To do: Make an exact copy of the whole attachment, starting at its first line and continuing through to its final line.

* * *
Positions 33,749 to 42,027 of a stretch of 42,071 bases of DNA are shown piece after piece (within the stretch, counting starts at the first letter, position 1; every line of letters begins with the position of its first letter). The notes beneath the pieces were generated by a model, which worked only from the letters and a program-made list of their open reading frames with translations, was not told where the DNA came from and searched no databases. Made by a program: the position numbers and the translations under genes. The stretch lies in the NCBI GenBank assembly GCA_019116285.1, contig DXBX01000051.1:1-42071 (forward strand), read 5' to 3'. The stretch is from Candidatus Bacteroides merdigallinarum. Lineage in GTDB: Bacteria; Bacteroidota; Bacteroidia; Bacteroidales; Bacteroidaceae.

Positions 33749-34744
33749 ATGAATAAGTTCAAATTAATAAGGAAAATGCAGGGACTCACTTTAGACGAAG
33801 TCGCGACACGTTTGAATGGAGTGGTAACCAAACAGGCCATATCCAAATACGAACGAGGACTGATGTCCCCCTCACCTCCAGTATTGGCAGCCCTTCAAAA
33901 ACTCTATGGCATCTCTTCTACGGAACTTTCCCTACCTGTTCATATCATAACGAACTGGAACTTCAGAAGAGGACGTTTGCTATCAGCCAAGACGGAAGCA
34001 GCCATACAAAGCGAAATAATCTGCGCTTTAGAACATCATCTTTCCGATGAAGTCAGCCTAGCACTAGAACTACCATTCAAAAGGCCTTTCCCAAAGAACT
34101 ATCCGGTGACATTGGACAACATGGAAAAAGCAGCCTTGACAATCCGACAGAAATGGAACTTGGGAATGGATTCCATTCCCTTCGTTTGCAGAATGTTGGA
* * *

Positions 33,749 to 42,027 of a stretch of 42,071 bases of DNA are shown piece after piece (within the stretch, counting starts at the first letter, position 1; every line of letters begins with the position of its first letter). The notes beneath the pieces were generated by a model, which worked only from the letters and a program-made list of their open reading frames with translations, was not told where the DNA came from and searched no databases. Made by a program: the position numbers and the translations under genes. The stretch lies in the NCBI GenBank assembly GCA_019116285.1, contig DXBX01000051.1:1-42071 (forward strand), read 5' to 3'. The stretch is from Candidatus Bacteroides merdigallinarum. Lineage in GTDB: Bacteria; Bacteroidota; Bacteroidia; Bacteroidales; Bacteroidaceae.

Positions 33749-34744
33749 ATGAATAAGTTCAAATTAATAAGGAAAATGCAGGGACTCACTTTAGACGAAG
33801 TCGCGACACGTTTGAATGGAGTGGTAACCAAACAGGCCATATCCAAATACGAACGAGGACTGATGTCCCCCTCACCTCCAGTATTGGCAGCCCTTCAAAA
33901 ACTCTATGGCATCTCTTCTACGGAACTTTCCCTACCTGTTCATATCATAACGAACTGGAACTTCAGAAGAGGACGTTTGCTATCAGCCAAGACGGAAGCA
34001 GCCATACAAAGCGAAATAATCTGCGCTTTAGAACATCATCTTTCCGATGAAGTCAGCCTAGCACTAGAACTACCATTCAAAAGGCCTTTCCCAAAGAACT
34101 ATCCGGTGACATTGGACAACATGGAAAAAGCAGCCTTGACAATCCGACAGAAATGGAACTTGGGAATGGATTCCATTCCCTTCGTTTGCAGAATGTTGGA